This case involved a proposed class action settlement between AOL and plaintiffs where the parties agreed that AOL would make a series of charitable donations. At issue was whether the district court abused its discretion in approving the proposed class action settlement, including a proposed cy pres settlement distribution. The court held that the cy pres distributions here did not comport with the court's cy pres standards. While the donations were made on behalf of a nationwide plaintiff class, they were distributed to geographically isolated and substantively unrelated charities. The court concluded that the district court judge did not have to recuse herself pursuant to 28 U.S.C. 455(a) or (b)(4), 5(iii). The court declined to address the issue of whether the class notice was sufficient. Accordingly, the court reversed in part, affirmed in part, and remanded. View "Nachshin, et al. v. AOL, LLC" on Justia Law
This case stemmed from Suzlon's demand that Microsoft produce documents from the Microsoft Hotmail email account of Rajagopalan Sridhar, an Indian citizen imprisoned abroad. Microsoft objected to the production and the district court agreed, finding that Sridhar was entitled to the protections of the Electronic Communications Privacy Act (ECPA), 18 U.S.C. 2510-2522, even though he was a foreign citizen. The court held that the ECPA protected the domestic communications of non-citizens like Sridhar. Thus, the decision of the district court denying the production of documents was affirmed. View "Suzlon Energy Ltd. v. Microsoft Corp." on Justia Law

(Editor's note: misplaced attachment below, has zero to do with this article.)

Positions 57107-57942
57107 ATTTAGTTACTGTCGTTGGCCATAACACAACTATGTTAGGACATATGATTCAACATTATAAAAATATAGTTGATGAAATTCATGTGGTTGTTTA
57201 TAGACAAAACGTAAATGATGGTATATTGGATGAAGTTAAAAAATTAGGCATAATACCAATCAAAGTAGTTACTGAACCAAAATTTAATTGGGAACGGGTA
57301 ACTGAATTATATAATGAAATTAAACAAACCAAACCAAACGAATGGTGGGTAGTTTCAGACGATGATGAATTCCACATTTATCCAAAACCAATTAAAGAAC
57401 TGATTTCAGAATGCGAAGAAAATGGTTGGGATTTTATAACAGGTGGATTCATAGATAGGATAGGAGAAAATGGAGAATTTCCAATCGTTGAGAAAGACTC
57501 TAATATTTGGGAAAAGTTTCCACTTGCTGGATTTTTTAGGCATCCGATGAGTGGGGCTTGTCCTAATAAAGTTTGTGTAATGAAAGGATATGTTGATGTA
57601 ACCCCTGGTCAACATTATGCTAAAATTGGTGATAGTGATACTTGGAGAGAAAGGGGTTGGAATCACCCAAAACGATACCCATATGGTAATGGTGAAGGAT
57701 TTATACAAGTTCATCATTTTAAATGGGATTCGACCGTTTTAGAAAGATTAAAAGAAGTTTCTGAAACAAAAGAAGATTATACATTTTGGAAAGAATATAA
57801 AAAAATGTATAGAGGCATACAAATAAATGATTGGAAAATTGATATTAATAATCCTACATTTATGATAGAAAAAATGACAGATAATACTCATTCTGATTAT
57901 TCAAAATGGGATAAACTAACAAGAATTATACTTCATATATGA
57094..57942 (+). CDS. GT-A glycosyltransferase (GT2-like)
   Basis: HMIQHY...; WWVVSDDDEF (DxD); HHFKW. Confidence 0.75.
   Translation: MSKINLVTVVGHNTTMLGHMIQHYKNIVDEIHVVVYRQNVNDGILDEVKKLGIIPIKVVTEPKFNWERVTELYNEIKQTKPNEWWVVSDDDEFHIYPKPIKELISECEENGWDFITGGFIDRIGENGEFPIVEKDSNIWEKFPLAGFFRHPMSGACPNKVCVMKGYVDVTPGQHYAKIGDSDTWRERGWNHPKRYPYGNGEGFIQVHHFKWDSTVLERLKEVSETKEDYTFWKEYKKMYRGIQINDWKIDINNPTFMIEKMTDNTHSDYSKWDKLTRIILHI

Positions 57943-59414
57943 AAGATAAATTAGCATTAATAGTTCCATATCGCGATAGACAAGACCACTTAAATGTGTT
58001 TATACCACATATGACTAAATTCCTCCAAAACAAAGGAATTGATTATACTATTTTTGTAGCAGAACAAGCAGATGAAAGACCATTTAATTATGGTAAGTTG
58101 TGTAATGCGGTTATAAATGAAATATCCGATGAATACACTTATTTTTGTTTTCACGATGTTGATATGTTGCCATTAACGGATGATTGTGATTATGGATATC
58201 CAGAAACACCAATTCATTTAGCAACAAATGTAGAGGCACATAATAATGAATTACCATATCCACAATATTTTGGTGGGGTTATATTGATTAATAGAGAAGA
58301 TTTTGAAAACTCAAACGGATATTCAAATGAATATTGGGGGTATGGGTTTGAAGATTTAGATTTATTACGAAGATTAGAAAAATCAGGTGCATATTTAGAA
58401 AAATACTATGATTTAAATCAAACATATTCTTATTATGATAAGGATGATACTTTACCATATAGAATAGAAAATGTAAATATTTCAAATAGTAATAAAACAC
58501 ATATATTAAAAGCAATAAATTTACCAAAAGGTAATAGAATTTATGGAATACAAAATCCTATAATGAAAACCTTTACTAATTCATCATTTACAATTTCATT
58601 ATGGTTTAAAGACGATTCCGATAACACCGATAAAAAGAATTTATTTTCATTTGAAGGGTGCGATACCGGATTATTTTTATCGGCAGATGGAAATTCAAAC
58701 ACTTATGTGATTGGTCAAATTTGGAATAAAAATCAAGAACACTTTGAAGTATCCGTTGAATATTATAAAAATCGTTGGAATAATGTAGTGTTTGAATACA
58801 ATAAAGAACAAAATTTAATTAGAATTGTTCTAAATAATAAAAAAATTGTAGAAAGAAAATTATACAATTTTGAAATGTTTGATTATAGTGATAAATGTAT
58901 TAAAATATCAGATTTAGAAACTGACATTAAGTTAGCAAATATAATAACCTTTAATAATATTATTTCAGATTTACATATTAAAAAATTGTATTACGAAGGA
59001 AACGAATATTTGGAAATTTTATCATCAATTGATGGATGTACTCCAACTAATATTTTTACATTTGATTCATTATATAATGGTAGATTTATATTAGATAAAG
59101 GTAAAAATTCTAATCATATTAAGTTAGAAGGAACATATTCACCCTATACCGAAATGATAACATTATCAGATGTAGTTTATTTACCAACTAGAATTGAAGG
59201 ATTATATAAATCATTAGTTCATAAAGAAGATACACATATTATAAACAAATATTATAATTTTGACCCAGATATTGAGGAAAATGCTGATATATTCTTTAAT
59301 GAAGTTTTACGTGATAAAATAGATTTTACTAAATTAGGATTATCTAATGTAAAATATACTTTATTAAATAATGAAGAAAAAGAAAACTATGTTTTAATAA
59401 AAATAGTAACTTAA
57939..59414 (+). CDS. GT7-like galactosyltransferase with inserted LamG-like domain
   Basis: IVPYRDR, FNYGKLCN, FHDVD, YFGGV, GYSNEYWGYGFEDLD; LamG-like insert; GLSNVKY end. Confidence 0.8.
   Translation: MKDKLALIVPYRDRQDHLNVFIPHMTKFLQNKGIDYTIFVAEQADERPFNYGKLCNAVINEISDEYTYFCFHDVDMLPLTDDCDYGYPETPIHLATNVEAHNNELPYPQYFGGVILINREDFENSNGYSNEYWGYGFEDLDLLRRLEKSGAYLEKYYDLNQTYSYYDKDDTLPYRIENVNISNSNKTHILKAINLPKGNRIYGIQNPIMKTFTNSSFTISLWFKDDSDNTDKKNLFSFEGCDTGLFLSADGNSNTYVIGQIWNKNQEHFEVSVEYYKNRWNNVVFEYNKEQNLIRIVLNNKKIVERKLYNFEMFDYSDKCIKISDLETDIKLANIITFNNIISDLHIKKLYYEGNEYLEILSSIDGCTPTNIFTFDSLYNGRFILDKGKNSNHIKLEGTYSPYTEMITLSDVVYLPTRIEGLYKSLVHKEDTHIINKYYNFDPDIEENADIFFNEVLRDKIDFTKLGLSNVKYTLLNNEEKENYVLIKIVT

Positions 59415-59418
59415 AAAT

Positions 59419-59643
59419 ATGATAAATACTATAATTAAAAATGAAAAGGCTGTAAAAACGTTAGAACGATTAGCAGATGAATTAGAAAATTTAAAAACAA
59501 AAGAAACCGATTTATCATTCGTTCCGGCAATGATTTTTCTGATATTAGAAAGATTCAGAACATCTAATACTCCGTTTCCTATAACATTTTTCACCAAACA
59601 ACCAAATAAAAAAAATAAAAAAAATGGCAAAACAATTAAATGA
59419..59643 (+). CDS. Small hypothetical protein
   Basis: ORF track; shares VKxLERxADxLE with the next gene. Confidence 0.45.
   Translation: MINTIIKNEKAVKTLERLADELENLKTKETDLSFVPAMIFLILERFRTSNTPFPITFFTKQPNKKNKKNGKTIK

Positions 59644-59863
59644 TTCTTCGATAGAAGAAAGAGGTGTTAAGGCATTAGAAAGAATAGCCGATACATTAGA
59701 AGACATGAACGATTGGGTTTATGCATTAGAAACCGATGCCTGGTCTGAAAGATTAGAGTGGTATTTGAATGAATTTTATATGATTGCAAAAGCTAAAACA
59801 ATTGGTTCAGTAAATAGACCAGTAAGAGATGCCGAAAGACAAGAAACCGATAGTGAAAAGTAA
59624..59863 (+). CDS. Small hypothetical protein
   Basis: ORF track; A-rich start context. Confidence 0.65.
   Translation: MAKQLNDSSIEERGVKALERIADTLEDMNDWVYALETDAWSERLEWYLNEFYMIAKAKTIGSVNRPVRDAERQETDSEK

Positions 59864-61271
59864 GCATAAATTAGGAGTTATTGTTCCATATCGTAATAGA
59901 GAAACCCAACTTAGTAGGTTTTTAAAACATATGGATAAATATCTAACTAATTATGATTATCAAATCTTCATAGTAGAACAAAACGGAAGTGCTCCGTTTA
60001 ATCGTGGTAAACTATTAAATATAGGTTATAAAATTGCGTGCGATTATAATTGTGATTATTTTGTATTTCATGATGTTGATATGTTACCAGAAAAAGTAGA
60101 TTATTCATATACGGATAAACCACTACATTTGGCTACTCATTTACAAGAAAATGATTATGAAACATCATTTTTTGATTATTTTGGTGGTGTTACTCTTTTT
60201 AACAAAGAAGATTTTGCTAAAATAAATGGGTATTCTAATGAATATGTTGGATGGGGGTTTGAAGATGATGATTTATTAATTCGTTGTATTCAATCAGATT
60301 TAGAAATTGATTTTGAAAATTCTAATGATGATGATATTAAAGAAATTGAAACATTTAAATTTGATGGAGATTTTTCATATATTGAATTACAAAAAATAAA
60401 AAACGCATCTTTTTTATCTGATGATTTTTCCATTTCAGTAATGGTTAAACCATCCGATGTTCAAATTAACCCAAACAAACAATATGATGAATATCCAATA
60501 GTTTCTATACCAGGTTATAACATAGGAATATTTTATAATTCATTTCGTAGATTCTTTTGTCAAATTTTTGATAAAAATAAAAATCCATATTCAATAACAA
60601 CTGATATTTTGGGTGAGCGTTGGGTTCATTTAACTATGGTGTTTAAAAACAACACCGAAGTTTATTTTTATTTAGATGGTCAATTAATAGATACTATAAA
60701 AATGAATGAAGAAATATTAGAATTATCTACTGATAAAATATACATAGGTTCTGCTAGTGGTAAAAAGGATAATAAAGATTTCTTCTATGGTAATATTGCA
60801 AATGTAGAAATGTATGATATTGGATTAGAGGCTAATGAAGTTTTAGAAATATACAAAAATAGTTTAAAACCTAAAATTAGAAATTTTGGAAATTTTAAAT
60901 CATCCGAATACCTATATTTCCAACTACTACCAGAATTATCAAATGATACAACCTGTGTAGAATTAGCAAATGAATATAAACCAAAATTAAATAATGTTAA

This case was brought pursuant to the Anticybersquatting Consumer Protection Act (ACPA), 15 U.S.C. 1125(d)(1) over the registered domain name "gopets.com." The main issue on appeal was whether the term "registration" applied only to the initial registration of the domain name, or whether it also applied to a re-registration of a currently registered domain name by a new registrant. The court concluded that such re-registration was not a "registration" within the meaning of section 1125(d)(1). Therefore, the court held that, because Edward Hise registered gopets.com in 1999, long before GoPets Ltd. registered its service mark, Digital Overture's re-registration and continued ownership of gopets.com did not violate section 1125(d)(1). The court held, however, that the Hises violated the ACPA in registering the additional domains because the Hises acted in bad faith and the court affirmed the district court's award for each of those registrations. The court also affirmed the district court's conclusion that the Hises' use of gopets.com violated the Lanham Act, 15 U.S.C. 1051 et seq., and remanded for determination of any relief that the district court might find appropriate for that violation. The court finally vacated the district court's award of attorney's fees and remanded for reconsideration by the district court. View "GoPets Ltd. v. Hise, et al." on Justia Law
Posted in: Copyright, Intellectual Property, Internet Law, Trademark, U.S. 9th Circuit Court of Appeals
Louis Vuitton sued Managed Solutions Group, Inc. (MSG), Akanoc Solutions, Inc., and Steven Chen (collectively, Defendants) for contributory copyright and trademark infringement, contending that Defendants were liable for their role in hosting websites that directly infringed Louis Vuitton's trademarks and copyrights. After trial, a jury found Defendants liable and awarded damages against each defendant. In response to Defendants' motion for judgment as a matter of law, the district court set aside the jury's verdict and award against MSG. The district court otherwise denied the motion. The court affirmed the district court on all issues of liability raised by the appeal and cross-appeal but vacated the judgment and remanded with instructions that the district court award statutory damages in the amount of $10,500,000 for contributory trademark infringement and $300,000 for contributory copyright infringement, for which Akanoc and Chen should be jointly and severally liable. Accordingly, the court vacated and remanded. View "Louis Vuitton Malletier, S.A. v. Akanoc Solutions, Inc., et al." on Justia Law